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Effects of infusion of human methemoglobin solution following hydrogen sulfide poisoning.
Clin Toxicol (Phila) 2015; 53(2):93-101CT

Abstract

RATIONALE

We have recently reported that infusion of a solution containing methemoglobin (MetHb) during exposure to hydrogen sulfide results in a rapid and large decrease in the concentration of the pool of soluble/diffusible H2S in the blood. However, since the pool of dissolved H2S disappears very quickly after H2S exposure, it is unclear if the ability of MetHb to "trap" sulfide in the blood has any clinical interest and relevance in the treatment of sulfide poisoning.

METHODS

In anesthetized rats, repetition of short bouts of high level of H2S infusions was applied to allow the rapid development of an oxygen deficit. A solution containing MetHb (600 mg/kg) or its vehicle was administered 1 min and a half after the end of H2S intoxication.

RESULTS

The injection of MetHb solution increased methemoglobinemia to about 6%, almost instantly, but was unable to affect the blood concentration of soluble H2S, which had already vanished at the time of infusion, or to increase combined H2S. In addition, H2S-induced O2 deficit and lactate production as well as the recovery of carotid blood flow and blood pressure were similar in treated and control animals.

CONCLUSION

Our results do not support the view that administration of MetHb or drugs-induced methemoglobinemia during the recovery phase following severe H2S intoxication in sedated rats can restore cellular oxidative metabolism, as the pool of diffusible sulfide, accessible to MetHb, disappears rapidly from the blood after H2S exposure.

Authors+Show Affiliations

Division of Pulmonary and Critical Care Medicine, Department of Medicine, Pennsylvania State University College of Medicine , Hershey, PA , USA.No affiliation info availableNo affiliation info available

Pub Type(s)

Journal Article
Research Support, N.I.H., Extramural
Research Support, Non-U.S. Gov't

Language

eng

PubMed ID

25634666

Citation

Chenuel, B, et al. "Effects of Infusion of Human Methemoglobin Solution Following Hydrogen Sulfide Poisoning." Clinical Toxicology (Philadelphia, Pa.), vol. 53, no. 2, 2015, pp. 93-101.
Chenuel B, Sonobe T, Haouzi P. Effects of infusion of human methemoglobin solution following hydrogen sulfide poisoning. Clin Toxicol (Phila). 2015;53(2):93-101.
Chenuel, B., Sonobe, T., & Haouzi, P. (2015). Effects of infusion of human methemoglobin solution following hydrogen sulfide poisoning. Clinical Toxicology (Philadelphia, Pa.), 53(2), pp. 93-101. doi:10.3109/15563650.2014.996570.
Chenuel B, Sonobe T, Haouzi P. Effects of Infusion of Human Methemoglobin Solution Following Hydrogen Sulfide Poisoning. Clin Toxicol (Phila). 2015;53(2):93-101. PubMed PMID: 25634666.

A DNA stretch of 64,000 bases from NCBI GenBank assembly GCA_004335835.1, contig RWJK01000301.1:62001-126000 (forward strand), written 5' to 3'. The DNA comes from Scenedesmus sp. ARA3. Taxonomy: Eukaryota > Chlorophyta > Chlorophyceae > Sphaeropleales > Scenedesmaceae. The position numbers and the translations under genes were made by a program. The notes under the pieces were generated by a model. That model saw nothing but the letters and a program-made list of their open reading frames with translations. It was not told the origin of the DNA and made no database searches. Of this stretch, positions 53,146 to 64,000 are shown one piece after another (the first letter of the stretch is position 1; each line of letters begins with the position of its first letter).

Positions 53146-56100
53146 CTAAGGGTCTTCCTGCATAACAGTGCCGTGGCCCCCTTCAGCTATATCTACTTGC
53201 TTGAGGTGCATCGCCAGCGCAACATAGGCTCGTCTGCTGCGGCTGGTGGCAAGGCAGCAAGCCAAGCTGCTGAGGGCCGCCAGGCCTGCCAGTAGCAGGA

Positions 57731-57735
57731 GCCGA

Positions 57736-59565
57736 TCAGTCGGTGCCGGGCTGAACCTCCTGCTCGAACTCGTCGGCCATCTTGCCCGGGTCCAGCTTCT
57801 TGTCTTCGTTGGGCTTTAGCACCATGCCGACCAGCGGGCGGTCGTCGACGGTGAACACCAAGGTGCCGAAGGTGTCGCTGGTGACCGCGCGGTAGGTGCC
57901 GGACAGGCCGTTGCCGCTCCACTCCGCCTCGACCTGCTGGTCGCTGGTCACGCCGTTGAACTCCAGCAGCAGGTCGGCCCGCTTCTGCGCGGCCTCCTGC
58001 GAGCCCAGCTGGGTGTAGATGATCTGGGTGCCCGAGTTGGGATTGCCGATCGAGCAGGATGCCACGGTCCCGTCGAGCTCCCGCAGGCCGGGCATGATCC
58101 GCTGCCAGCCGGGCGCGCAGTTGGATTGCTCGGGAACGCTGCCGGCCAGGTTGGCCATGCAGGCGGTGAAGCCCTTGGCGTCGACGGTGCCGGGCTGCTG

* Article titles in AMA citation format should be in sentence-case
TY - JOUR T1 - Effects of infusion of human methemoglobin solution following hydrogen sulfide poisoning. AU - Chenuel,B, AU - Sonobe,T, AU - Haouzi,P, Y1 - 2015/01/29/ PY - 2015/1/31/entrez PY - 2015/1/31/pubmed PY - 2015/4/7/medline KW - H2S toxicity KW - Metallo-compound KW - Methemoglobin KW - Rat model SP - 93 EP - 101 JF - Clinical toxicology (Philadelphia, Pa.) JO - Clin Toxicol (Phila) VL - 53 IS - 2 N2 - RATIONALE: We have recently reported that infusion of a solution containing methemoglobin (MetHb) during exposure to hydrogen sulfide results in a rapid and large decrease in the concentration of the pool of soluble/diffusible H2S in the blood. However, since the pool of dissolved H2S disappears very quickly after H2S exposure, it is unclear if the ability of MetHb to "trap" sulfide in the blood has any clinical interest and relevance in the treatment of sulfide poisoning. METHODS: In anesthetized rats, repetition of short bouts of high level of H2S infusions was applied to allow the rapid development of an oxygen deficit. A solution containing MetHb (600 mg/kg) or its vehicle was administered 1 min and a half after the end of H2S intoxication. RESULTS: The injection of MetHb solution increased methemoglobinemia to about 6%, almost instantly, but was unable to affect the blood concentration of soluble H2S, which had already vanished at the time of infusion, or to increase combined H2S. In addition, H2S-induced O2 deficit and lactate production as well as the recovery of carotid blood flow and blood pressure were similar in treated and control animals. CONCLUSION: Our results do not support the view that administration of MetHb or drugs-induced methemoglobinemia during the recovery phase following severe H2S intoxication in sedated rats can restore cellular oxidative metabolism, as the pool of diffusible sulfide, accessible to MetHb, disappears rapidly from the blood after H2S exposure. SN - 1556-9519 UR - https://www.unboundmedicine.com/medline/citation/25634666/Effects_of_infusion_of_human_methemoglobin_solution_following_hydrogen_sulfide_poisoning_ L2 - http://www.tandfonline.com/doi/full/10.3109/15563650.2014.996570 DB - PRIME DP - Unbound Medicine ER -